One surprising consequence is that time loses its absolute character. The times perceived by observers moving with respect to each other do not coincide. But observers always agree on the ordering of events. If we admit the possibility of faster-than-light speeds, some observers would perceive one event as occurring before another, others would perceive them as occurring simultaneously, and a third group would perceive the reverse order. The time ordering is invariant only when the two events can be linked by a signal traveling at a speed slower than or equal to the speed of light.
  7. Aug 8, 2003 #6
    Laser spots and tachyons

    If i stand in the centre of a wide meteor crater with a powerful laser on a spinning turntable I can easily get my laser spot on the crater wall to travel superluminally. Does this mean the spot is a virtual tachyon?
  8. Aug 8, 2003 #7


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    Faster than light particles are not forbidden by relativity as long as they never travel at or below the speed of light. Tachyons have never been observed and they have interesting properties like imaginary rest mass.
  9. Aug 8, 2003 #8
    Technically SR does not forbid faster than light travel. It forbids an object that is traveling at v < c from ever reaching c. If the object were created already moving at v > c, that would be perfectly fine in the framework of SR (the same rule applies -- this object would not be allowed to slow down to less than c). Tachyons are such objects.
  10. Aug 8, 2003 #9
    Re: Laser spots and tachyons

    I wonder, if i stand in the centre of a small meteor crater with a powerful d..k on a spinning turntable can I easily get my pee spot on the crater wall to travel supersonically?
    I guess if you spin fast enough, you'd get spiral shaped lightray, and spot would still travel at c.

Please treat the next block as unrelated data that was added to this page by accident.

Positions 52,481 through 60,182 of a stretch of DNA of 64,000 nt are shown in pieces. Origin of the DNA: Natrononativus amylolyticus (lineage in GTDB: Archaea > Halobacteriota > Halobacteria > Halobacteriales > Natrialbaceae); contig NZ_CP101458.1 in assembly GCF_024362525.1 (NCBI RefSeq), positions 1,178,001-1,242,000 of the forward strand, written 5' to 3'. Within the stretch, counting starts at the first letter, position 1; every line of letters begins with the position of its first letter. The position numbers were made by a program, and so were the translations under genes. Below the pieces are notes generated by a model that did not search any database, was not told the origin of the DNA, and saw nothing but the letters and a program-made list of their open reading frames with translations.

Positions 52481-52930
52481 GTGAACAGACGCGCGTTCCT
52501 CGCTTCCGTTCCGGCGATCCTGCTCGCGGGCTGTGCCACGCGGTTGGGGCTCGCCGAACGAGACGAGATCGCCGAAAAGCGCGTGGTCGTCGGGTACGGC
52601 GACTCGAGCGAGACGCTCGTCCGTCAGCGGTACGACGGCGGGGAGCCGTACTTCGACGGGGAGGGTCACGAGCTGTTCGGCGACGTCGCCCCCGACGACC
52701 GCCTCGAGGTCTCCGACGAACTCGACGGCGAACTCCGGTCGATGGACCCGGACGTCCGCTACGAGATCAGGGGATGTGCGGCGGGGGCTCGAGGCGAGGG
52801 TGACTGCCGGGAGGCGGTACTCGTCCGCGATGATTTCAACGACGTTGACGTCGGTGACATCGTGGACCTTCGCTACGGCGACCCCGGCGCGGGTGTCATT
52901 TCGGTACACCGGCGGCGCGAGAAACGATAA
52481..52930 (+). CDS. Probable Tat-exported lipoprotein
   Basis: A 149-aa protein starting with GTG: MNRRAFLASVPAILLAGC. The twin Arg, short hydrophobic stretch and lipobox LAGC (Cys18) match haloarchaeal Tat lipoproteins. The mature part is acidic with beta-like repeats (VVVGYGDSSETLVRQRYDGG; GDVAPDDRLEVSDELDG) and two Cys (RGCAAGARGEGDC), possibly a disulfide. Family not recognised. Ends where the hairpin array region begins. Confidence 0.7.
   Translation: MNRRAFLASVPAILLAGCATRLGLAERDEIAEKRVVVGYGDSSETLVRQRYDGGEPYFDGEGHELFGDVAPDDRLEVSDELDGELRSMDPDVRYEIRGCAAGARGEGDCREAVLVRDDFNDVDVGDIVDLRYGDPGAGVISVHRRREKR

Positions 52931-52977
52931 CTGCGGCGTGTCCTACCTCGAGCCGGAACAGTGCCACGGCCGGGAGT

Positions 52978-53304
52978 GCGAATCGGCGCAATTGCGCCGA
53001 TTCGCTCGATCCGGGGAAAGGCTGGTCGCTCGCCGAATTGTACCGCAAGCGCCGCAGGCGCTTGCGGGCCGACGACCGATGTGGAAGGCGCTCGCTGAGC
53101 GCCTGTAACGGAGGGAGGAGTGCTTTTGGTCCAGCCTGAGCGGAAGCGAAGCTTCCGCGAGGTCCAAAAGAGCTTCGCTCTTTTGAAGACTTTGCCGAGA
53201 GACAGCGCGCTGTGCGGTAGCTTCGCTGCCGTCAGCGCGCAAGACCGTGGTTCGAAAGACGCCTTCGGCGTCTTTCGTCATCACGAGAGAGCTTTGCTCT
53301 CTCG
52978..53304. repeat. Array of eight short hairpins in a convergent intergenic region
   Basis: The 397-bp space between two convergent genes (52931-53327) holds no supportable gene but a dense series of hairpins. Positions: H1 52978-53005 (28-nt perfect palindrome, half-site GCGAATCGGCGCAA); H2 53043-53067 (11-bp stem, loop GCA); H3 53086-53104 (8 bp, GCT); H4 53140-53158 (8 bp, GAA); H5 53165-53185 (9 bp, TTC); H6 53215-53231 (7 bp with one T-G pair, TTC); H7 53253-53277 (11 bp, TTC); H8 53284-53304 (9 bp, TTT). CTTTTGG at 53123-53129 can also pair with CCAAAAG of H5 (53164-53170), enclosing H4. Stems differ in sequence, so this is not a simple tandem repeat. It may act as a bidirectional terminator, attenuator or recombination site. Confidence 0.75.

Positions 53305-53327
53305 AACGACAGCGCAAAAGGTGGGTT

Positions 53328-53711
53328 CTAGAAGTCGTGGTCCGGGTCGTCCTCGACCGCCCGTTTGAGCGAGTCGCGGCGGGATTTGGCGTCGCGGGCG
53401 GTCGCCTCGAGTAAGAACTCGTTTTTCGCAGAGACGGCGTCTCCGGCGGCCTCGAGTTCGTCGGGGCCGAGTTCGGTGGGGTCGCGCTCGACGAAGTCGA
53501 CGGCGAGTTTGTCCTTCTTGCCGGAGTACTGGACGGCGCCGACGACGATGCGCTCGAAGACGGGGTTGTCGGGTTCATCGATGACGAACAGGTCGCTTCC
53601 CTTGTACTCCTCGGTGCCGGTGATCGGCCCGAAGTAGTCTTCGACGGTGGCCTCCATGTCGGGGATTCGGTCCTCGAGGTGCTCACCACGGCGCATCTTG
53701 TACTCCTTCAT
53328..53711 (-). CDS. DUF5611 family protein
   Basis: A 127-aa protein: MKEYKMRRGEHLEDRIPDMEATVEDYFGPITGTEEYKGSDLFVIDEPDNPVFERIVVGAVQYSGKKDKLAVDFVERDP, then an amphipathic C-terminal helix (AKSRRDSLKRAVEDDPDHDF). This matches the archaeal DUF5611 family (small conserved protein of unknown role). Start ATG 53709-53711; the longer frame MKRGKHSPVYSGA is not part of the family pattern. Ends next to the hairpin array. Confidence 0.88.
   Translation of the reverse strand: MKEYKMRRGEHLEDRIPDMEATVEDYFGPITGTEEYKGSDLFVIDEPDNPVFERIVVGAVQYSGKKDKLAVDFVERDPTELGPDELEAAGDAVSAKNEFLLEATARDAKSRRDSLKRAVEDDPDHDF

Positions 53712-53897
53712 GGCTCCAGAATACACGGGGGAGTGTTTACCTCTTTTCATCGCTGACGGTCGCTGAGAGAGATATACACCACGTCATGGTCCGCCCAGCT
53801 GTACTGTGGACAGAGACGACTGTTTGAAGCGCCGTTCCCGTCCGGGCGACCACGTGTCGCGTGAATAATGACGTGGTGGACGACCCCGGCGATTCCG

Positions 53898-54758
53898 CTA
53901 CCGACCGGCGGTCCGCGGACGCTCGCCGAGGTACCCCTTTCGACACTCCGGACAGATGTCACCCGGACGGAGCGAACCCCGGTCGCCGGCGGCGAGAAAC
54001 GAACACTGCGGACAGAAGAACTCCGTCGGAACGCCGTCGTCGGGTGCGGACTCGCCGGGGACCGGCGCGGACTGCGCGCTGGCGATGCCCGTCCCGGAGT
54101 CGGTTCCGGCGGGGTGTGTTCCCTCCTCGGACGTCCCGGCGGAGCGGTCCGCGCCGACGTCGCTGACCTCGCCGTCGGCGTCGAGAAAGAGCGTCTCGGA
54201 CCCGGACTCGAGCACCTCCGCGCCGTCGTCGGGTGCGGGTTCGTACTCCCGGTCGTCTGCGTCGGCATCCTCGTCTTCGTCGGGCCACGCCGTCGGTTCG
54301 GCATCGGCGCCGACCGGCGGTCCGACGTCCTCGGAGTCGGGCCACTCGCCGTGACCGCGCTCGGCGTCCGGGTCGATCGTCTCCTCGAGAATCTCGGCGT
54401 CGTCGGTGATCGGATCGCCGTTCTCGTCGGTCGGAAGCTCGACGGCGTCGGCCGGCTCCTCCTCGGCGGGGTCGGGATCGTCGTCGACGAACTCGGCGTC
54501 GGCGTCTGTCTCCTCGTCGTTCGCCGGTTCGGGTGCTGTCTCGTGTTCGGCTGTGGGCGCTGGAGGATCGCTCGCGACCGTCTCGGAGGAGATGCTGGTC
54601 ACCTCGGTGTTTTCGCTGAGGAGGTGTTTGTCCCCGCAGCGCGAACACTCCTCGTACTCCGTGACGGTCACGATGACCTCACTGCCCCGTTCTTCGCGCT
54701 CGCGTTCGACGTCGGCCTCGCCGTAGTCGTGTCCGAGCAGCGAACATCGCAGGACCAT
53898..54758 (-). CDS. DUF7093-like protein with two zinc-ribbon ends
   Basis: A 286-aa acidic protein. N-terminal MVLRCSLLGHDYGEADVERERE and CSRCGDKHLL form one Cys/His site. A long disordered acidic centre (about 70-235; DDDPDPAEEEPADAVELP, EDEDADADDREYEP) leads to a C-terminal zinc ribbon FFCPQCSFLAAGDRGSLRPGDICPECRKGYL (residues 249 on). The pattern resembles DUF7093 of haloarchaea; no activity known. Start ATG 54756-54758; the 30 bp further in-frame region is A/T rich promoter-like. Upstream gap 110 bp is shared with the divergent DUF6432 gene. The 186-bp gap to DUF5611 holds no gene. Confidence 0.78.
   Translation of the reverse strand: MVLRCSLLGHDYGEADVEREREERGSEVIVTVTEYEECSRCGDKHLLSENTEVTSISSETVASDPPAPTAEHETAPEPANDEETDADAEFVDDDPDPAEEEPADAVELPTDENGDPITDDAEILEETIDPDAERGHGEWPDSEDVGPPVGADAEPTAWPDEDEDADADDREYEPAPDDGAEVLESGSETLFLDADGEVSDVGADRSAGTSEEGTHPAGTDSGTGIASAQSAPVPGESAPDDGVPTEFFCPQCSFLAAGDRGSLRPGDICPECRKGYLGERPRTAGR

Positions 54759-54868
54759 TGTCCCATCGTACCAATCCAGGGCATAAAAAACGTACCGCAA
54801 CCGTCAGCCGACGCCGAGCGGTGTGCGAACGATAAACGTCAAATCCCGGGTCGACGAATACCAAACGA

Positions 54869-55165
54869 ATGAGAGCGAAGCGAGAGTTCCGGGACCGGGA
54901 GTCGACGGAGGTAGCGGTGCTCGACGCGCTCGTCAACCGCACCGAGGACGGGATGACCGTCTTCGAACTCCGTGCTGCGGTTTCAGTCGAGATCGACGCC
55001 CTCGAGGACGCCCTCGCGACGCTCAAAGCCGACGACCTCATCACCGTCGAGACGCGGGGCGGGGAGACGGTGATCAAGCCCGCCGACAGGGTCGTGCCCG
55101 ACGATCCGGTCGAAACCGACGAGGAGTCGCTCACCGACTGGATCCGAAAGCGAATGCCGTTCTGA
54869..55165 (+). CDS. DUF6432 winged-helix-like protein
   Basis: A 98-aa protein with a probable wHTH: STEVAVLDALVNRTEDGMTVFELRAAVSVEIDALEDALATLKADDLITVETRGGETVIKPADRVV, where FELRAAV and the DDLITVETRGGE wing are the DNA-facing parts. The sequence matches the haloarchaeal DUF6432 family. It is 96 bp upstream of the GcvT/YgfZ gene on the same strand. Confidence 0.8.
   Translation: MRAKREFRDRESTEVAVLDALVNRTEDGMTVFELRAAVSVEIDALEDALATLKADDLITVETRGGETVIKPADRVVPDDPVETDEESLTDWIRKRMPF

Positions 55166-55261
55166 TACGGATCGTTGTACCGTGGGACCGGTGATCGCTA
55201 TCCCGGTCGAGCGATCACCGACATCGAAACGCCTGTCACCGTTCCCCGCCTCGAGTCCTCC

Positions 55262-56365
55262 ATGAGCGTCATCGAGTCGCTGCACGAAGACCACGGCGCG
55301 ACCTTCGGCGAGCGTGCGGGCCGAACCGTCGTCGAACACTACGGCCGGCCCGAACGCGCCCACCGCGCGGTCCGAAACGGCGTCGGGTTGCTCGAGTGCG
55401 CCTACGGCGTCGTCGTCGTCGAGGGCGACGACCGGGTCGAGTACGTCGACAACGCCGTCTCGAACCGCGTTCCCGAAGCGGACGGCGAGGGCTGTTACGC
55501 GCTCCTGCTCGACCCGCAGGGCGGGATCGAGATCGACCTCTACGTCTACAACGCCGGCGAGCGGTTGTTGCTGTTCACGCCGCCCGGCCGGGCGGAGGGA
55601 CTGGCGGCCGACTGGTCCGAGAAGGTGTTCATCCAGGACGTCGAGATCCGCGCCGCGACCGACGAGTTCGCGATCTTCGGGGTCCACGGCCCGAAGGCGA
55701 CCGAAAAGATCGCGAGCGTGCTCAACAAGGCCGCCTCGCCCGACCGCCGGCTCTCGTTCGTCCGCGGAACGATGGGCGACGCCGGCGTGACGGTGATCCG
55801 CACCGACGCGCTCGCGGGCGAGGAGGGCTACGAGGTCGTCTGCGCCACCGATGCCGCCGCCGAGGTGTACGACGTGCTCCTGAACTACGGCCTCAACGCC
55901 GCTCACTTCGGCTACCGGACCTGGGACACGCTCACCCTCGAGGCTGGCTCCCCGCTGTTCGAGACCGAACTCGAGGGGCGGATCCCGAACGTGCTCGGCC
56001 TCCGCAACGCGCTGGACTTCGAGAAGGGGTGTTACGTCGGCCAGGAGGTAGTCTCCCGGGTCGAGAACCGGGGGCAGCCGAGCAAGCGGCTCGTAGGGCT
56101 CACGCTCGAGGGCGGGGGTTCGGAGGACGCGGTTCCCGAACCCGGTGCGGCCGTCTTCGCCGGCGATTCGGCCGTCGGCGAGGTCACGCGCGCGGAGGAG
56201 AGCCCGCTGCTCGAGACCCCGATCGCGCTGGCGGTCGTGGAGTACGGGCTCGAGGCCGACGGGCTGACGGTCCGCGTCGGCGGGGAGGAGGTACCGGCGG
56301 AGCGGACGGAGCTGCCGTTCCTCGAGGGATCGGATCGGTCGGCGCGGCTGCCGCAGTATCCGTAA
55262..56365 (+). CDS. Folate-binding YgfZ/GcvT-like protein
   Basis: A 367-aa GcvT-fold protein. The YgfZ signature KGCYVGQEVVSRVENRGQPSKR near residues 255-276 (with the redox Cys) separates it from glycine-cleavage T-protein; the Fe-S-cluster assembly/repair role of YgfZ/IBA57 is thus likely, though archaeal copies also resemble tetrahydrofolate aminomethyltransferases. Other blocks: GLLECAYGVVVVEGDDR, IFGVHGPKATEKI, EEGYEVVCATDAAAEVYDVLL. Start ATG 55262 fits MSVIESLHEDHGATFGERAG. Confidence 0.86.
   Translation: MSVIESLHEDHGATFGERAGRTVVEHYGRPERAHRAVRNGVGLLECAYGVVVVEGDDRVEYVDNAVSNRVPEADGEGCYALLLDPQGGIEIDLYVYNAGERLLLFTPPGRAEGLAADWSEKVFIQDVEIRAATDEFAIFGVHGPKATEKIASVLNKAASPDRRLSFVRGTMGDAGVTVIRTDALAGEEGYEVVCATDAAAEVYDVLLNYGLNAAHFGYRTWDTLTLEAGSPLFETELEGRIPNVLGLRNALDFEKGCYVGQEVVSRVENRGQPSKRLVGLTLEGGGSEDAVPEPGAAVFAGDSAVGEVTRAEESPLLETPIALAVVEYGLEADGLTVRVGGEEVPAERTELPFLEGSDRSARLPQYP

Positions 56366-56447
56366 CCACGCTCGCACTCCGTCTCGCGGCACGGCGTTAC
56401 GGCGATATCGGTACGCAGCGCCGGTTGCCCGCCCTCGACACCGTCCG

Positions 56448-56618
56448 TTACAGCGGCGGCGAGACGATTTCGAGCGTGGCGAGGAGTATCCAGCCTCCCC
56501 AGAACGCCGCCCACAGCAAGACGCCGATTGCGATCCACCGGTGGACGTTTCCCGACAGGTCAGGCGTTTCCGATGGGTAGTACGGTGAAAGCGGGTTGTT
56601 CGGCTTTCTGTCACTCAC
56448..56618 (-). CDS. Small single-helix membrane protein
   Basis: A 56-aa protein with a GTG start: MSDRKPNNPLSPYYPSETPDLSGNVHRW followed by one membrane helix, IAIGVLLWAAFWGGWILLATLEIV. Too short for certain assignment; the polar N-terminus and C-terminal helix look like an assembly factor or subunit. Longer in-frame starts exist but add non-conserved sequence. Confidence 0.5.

11. Aug 9, 2003 #10
    Janus' answer is the most correct one so far.

    jcsd is correct insofar as the speed decreases, but the derivation and values are incorrect. The first one has a clerical error, but that aside the derivation for STL speeds is


    and for FTL speeds is


    but the one for combining both types of speeds involves separating the space and time parts and putting them together another way. Unfortunately I haven't worked out all the details yet, but I do know that in a sense the FTL and STL regimes are inverses of each other.
    Last edited: Aug 10, 2003
  12. Aug 9, 2003 #11


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    What do you mean most correct? What more are you looking for?

    I guess I'm presuming by the statement of the problem that you observe the tachyons as moving from the shooter towards yourself; if you perceive the tachyons going the other way, then as you accelerate towards the shooter you will perceive their speed shoot off towards infinity and then they will slow back down, now going the "right" way.
  13. Aug 9, 2003 #12
    Tachyons are tricky, very counterintuitive, but if you try to "chase" them they will just keep speeding up.
  14. Aug 10, 2003 #13


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    Erm, where did you get that equation for FTL travel, it's incorrect as it cannot produce values above c, meaning when you add 2 and 0 you get 1/2 which is nonensical (as essientally says that you can change the observed value for the speed of an object without changing reference frames).
  15. Aug 10, 2003 #14
    The FTL speed quation, corrected,


    only applies when both speeds are greater than light.
  16. Aug 14, 2003 #15
    If tachyons do travel at a speed greater than c does that mean that it would be impossible to send information upon them? Since that would be against Einsteinian Locality and could possibly violate causality?
  17. Aug 14, 2003 #16


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    Re: Laser spots and tachyons

    The spot is not a thing and does not travel. Rather a succession of spots falls along the path. Each spot is illuminated by new rays as you swing the laser (in my day they just used a flashlight).

    What relativity says is,

    If your invariant mass is a real number and > 0, you must travel at < c

    If your invariant mass is 0, you must travel at c

    If your invariant mass is a pure imaginary number you must travel at > c

    Relativity has nothing to say about other cases (mass real and < 0, or a general complex number).